Sometimes I just blurt out what I think. And don’t tell me to take a deep breath, cool down and come back to it later. I know I should do that, but for some reason that doesn’t always work either.
I look back on it now and know that it is typical disinhibited behavior. That’s a word I learned while working on a master’s degree in Communication Science and Disorders. It’s gotten to be a very bad habit too. For so many years my reaction to other people’s reaction was “What’s the matter with them?” I didn’t realize it was me who had the poor communication skills.
Unfortunately, I got nailed for disinhibited behavior again today during a conversation on Facebook. We were talking about one of my earlier blog post, Communication after Brain Injury, where I was pontificating about communication problems that us folks with brain injury have. In the blog, I was describing how another brain-injured speech-language pathologist and I were thinking “what’s the matter with them” SLPs who can’t communicate with us?
In responses on Facebook, one reader posted a comment about how difficult it is for SLPs to change their communication style depending upon the patient’s needs when seeing one person after another – young, old, different speech or language disorders, etc. Okay.
The next poster gave some good advice; “When seeing a patient with TBI for the first time, it is important to get as much info regarding the nature, severity and location of the injury prior to being seen. Also important is to get an idea of what the person was like before the injury. Personality traits & emotions are often intensified post TBI.”
She continued with a comment that blew me away: “Also, ALWAYS have an easy escape out in case you need to leave quickly. Pts. with a TBI can often be volatile.”
Volatile? Escape route? What the heck? I responded, “As a person with brain injury, I had to ‘walk away’ from this comment and cool down for a few days before returning with my thoughts about your last 2 sentences. I found it particularly offensive because I know that persons with brain injury are not ‘often’ volatile.”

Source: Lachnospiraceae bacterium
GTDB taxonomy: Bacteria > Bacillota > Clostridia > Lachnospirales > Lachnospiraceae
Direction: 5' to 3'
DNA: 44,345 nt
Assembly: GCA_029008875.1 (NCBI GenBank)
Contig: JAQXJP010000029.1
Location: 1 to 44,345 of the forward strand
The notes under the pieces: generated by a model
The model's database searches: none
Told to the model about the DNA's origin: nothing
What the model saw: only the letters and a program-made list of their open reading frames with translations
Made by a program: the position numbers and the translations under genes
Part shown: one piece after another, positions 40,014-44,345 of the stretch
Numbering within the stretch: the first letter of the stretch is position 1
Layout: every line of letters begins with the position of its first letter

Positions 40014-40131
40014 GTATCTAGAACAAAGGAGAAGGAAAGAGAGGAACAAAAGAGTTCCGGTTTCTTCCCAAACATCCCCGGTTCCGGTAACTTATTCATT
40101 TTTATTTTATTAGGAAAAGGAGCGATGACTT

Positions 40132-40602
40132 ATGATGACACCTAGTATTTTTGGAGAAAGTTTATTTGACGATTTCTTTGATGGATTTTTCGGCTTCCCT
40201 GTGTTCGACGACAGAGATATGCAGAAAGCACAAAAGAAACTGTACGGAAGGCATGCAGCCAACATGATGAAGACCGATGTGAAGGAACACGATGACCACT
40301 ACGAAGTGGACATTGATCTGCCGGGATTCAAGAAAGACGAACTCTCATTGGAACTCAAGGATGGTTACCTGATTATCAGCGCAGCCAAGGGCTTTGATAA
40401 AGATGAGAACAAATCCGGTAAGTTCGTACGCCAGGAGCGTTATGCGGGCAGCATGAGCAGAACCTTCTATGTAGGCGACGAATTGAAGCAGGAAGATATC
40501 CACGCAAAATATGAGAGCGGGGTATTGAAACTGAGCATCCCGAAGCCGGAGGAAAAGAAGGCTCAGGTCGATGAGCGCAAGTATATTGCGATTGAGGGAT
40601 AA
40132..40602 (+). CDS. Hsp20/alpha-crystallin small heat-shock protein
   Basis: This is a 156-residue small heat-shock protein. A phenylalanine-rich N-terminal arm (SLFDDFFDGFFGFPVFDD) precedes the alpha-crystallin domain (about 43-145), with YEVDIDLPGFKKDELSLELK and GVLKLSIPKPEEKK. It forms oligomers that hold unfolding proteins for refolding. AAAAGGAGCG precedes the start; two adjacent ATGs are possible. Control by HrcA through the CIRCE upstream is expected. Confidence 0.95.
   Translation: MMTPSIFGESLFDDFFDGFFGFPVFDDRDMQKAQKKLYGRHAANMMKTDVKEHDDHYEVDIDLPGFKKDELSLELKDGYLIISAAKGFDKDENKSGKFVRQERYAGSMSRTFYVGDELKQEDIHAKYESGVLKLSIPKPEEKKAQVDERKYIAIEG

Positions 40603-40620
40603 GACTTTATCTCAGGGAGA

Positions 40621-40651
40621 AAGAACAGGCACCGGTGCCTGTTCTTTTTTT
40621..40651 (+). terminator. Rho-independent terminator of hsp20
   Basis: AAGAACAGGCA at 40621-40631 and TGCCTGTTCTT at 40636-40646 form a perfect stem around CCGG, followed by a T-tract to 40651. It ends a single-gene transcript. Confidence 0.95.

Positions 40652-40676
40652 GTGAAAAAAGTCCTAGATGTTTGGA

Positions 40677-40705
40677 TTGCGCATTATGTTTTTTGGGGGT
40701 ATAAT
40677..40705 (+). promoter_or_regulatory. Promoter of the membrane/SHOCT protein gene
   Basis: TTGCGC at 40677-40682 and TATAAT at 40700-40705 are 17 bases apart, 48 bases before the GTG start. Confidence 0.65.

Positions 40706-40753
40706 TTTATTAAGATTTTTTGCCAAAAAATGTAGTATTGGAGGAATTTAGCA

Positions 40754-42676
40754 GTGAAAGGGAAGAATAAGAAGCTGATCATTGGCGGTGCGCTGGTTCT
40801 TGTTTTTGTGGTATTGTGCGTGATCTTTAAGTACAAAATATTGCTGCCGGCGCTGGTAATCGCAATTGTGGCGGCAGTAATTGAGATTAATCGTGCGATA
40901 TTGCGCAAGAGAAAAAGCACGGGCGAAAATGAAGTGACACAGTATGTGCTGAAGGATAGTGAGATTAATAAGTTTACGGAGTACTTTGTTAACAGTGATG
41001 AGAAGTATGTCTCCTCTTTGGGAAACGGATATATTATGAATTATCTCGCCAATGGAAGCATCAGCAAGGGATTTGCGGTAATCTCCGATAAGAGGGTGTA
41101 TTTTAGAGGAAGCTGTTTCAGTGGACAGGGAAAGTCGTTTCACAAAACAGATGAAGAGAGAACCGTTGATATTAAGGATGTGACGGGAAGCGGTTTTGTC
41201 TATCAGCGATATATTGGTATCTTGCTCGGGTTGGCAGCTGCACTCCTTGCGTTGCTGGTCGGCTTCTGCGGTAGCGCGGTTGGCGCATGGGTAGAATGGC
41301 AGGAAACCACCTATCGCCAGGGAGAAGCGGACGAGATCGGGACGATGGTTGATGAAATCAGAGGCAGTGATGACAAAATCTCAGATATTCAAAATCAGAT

Taking a few days to cool off didn’t help, because in the next sentence, I started to get personal and, well, volatile.
“As a communication expert, you should know that anger is a symptom and a form of communication. If you find that patients with TBI are ‘often’ volatile, I would suggest that you examine what you are doing to provoke the individual to react strongly to what you are asking him or her to do. The ‘volatile behavior’ that you see is frequently seen in individuals with traumatic brain injuries which affect the frontal lobe, with problems including disinhibition, reduced ability to modulate affect, poor frustration tolerance, impatience, and great susceptibility to being stressed by multiple stimulation.”
Now there is some truth to that, but my communication was less than tactful and getting worse.
“It is your job to help the patient understand his impaired communication skills. If you frustrate patients to the point that you have to plan your escape, I suggest you examine your biases. When you express them non-verbally you dehumanize your patients. Learn to communicate with your patients as people and equals, as human beings with agency.”
Yeah. Geez, Louise. The poster sent a comment back saying that everyone is entitled to their opinions, but that communication of the same could be accomplished in a more respectful manner.
It brought me up short. Why, yes, I was a little rude, wasn’t I? I had exhibited my brain-injured communication dysfunction. I shouldn’t have gotten so worked up and personal. Whether there was some truth to what I said or not, that isn’t the point. The point is that my communication skills were not skillful.
Before I understood my brain injury symptoms, something like this would have sent me into quite a tailspin because I would know I was right, albeit opinionated! Now that I do understand that my communication skills are impaired by my inability to focus and propensity to “flood,” all I can say afterwards is that I’m sorry. I’ll get to work on a strategy to prevent this from happening again. But that doesn’t mean that it won’t happen again. And again. Ugh.
In the end, the page moderator said something to soothe me: “You both make good points. I hear you both.”
Thanks. It’s not easy being brain-injured, but I swear I’m working hard at getting better. It seems to be a never-ending process. Well actually, I know it is.